But instituting corporate rule typically is done without armies. Trade treaties such as NAFTA and GATT really are globalized versions of the “Interstate Commerce Clause” of the U.S. Constitution, which the Supreme Court often uses to invalidate state laws (laws banning corporations from importing and dumping hazardous waste from other states, for example).

Opportunities from Corporate Overreaching

Groups advocating for individual causes need not sacrifice their focus. But perhaps they could re-frame some issues within the context of corporate domination and introduce long-term structural solutions to their constituencies, even while doing imperative short-term work.

Immediate opportunities for such structural focus abound. For example, last year, Monsanto lawyers sued Oakhurst Dairy, a family-owned Maine business. Oakhurst's offense? Using labels that stated, “Our farmers' pledge: No artificial growth hormones.” Though nobody contested the label's accuracy, Monsanto claimed such statements were an "unfair business practice" because they imply inferiority of products derived from cows fed artificial hormones. Not surprisingly, the transnational giant persuaded Oakhurst to back down and dilute the statement.

Monsanto executives clearly aim to establish corporate rights as superceding any right we have to know the origins of our food, and it won't stop with Oakhurst. How will we respond?

Notably, meatpacking giants needed no legal action to prevent a small beef producer from ensuring its animals were free of mad cow disease, federal regulators did their dirtywork by forbidding the testing!

Corporations increasingly are exercising illegitimate political power over our own local governments as well. In California 's Contra Costa County , local officials enacted a size cap on new “supercenters.” Wal-Mart had no immediate plans to build in the area, but company officials didn't like the precedent. Wal-Mart hired signature gatherers (paying them far more than most store employees) to put an initiative on the March ballot overriding the size cap, then waged a massive ad campaign that overwhelmed opponents and effectively bought its desired outcome.

The Contra Costa law admittedly was flawed, and Wal-Mart failed in its attempt to replicate that scenario in a Los Angeles suburb weeks later, but let's focus on the root issue. Will citizens -- the demos of democracy -- or corporations control our communities?

Last year in California, Nike Inc. tried to convince California's Supreme Court that the state's Unfair Business Practices Act infringed upon Nike's “right” to publish false or misleading communications. The court disagreed, and last June the U.S. Supreme Court declined to decide the Nike v. Kasky case. Rather than accept the decision and ensure its PR campaigns are reasonably accurate, Nike has joined with other corporate powers in an attempt to weaken the law and forbid lawsuits of the kind Nike faced -- again via ballot initiative. Auto dealers have kicked in $4.6 million, and Microsoft, Edison, Bank of America, Nike and many more have written checks of five figures and up to fund the campaign.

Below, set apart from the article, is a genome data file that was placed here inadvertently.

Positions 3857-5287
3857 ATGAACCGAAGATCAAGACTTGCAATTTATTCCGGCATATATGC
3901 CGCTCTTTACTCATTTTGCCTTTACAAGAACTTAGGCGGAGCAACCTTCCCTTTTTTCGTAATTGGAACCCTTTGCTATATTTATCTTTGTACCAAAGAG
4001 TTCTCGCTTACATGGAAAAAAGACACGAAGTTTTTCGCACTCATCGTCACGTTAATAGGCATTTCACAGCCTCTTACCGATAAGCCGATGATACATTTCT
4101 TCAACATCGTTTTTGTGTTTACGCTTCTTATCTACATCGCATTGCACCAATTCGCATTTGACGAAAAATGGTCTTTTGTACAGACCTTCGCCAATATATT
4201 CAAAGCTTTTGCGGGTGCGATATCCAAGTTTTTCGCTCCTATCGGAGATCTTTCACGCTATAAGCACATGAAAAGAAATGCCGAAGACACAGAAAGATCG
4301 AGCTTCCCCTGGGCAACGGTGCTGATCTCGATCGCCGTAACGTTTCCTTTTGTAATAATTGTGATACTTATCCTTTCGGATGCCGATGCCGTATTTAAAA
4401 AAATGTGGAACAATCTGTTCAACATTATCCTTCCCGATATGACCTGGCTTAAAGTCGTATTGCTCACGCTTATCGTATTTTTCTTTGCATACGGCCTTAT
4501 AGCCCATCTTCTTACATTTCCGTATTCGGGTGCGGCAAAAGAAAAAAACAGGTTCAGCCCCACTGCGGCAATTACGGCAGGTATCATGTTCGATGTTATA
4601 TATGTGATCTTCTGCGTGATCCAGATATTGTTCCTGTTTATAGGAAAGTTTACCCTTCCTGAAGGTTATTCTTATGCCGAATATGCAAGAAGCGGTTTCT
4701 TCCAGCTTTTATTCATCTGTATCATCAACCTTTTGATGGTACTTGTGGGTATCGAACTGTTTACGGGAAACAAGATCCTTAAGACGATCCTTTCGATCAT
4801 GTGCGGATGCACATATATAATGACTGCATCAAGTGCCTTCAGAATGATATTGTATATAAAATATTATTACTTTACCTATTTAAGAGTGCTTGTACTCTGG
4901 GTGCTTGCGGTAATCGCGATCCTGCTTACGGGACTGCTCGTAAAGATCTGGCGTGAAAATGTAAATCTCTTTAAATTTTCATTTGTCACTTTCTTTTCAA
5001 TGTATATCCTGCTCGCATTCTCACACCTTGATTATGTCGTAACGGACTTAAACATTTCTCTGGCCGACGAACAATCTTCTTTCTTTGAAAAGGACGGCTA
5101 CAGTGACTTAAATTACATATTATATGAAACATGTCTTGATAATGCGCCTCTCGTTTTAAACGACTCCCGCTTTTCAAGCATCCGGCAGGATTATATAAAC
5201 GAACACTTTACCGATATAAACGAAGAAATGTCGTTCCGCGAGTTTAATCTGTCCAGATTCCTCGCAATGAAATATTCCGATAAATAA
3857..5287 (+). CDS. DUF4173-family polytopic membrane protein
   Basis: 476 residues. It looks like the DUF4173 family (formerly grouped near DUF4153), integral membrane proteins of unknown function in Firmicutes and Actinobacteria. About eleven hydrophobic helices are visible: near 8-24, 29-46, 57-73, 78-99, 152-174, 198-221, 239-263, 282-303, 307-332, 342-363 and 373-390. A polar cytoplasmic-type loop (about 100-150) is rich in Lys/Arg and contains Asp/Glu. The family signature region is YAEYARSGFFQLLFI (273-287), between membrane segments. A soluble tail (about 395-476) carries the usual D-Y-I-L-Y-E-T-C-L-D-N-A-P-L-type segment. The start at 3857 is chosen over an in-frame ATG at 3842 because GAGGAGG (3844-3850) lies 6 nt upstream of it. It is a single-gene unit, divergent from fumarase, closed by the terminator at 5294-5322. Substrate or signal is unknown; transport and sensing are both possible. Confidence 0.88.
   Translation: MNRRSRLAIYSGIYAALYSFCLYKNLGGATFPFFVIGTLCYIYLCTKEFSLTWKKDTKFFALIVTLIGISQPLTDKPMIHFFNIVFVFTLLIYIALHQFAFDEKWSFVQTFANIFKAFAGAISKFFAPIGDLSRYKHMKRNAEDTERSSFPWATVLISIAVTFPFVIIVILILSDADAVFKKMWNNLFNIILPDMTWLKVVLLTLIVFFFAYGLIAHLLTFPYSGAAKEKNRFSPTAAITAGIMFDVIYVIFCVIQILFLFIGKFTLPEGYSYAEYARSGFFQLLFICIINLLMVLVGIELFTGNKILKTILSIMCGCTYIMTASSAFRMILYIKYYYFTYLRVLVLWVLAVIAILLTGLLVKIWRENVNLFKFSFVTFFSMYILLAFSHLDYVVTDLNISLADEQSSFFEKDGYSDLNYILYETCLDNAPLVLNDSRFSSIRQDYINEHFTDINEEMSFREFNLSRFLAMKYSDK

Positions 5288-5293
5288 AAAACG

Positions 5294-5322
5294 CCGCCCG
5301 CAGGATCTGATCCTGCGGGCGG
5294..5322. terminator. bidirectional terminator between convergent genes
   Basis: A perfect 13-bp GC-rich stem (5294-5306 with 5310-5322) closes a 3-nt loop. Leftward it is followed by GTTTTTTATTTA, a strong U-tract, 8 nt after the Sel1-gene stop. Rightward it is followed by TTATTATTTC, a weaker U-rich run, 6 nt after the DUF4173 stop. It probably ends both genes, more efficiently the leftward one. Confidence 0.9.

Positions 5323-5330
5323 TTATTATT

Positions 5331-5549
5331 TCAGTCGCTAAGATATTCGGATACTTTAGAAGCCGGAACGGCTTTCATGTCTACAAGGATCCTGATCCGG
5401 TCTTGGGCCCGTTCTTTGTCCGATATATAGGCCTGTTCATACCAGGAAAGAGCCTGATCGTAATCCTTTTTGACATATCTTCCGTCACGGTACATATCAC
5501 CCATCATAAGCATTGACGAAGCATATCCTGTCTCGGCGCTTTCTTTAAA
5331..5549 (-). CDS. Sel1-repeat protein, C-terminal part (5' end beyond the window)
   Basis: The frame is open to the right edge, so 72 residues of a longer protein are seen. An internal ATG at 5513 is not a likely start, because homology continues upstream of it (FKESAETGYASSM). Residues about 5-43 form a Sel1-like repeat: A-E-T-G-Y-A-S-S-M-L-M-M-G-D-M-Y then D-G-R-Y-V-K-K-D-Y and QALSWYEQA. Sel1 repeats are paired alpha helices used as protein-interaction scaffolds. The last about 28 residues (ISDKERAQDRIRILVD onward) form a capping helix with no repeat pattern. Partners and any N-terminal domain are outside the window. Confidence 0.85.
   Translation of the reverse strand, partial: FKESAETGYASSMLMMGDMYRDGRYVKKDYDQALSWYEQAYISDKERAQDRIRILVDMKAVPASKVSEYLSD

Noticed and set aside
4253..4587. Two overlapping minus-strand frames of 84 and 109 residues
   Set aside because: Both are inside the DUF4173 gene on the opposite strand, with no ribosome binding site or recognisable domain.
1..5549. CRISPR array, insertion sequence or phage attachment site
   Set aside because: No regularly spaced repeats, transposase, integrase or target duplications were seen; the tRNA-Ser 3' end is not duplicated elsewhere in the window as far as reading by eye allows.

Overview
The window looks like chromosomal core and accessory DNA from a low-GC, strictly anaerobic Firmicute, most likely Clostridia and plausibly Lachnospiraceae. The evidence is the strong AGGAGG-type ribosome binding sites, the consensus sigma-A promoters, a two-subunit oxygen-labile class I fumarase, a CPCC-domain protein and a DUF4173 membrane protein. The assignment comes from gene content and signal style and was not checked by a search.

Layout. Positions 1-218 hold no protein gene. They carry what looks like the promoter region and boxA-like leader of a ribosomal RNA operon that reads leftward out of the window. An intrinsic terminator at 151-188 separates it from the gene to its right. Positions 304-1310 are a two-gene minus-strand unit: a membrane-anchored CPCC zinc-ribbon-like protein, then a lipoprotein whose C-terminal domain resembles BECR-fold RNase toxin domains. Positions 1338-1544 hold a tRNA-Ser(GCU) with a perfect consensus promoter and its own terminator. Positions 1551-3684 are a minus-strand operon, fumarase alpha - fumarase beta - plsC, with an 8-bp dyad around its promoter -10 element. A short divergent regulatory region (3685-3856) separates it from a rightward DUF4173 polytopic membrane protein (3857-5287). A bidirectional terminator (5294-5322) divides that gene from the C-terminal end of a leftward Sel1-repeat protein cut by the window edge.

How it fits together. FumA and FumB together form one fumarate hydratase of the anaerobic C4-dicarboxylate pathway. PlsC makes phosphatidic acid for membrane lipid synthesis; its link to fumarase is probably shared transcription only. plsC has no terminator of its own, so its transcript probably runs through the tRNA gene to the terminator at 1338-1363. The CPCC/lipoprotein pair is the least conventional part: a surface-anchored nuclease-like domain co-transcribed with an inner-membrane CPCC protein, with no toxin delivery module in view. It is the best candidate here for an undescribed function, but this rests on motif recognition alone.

Going to the Roots

Thanks to the 1978 Bellotti ruling, corporate spending to "express free speech" and wage campaigns to pass such initiatives has no limits. So how should we respond to Wal-Mart, Nike, et al, using their vast wealth to re-write laws? Do we simply vow to work harder and fundraise better next time, or will we instead work to build the Democracy Movement by rejecting the legitimacy of corporations engaging in law-making?

Properly framed, these situations are opportunities to enlist citizens of widely varying views to work for vital structural changes. If, that is, organizations working to transform paradigms can gain support from the foundations and organizations that tend to focus overwhelmingly on damage control efforts.

Such work could trigger major growth in awareness and engagement against corporate constitutional privileges much as Seattle did for opposing secondary structures of corporate rule like the WTO. Our success will depend on dismantling foundations of corporate power, such as corporate constitutional rights, not pleading to puppet regulatory agencies or replacing Republicans with Democrats

Let's heed Tom Paine's approach and transform our myriad single-issue protests into rebellion that tears down the inherently anti-democratic structures of corporate rule and builds genuine representative democracy. It's no small task to change the rules, but sensible people don't continue playing a rigged game.

Jeff Milchen directs, where this article first appeared. Jeffrey Kaplan is a writer and researcher active in the group's San Francisco Bay area chapter.

Other Articles by Jeff Milchen and Jeffrey Kaplan

* Wal-Mart Loses a Battle, But Why Was It Allowed to Fight?
* Democracy vs. Corporate "Free Speech"
* It's Time to Overrule the Supreme Court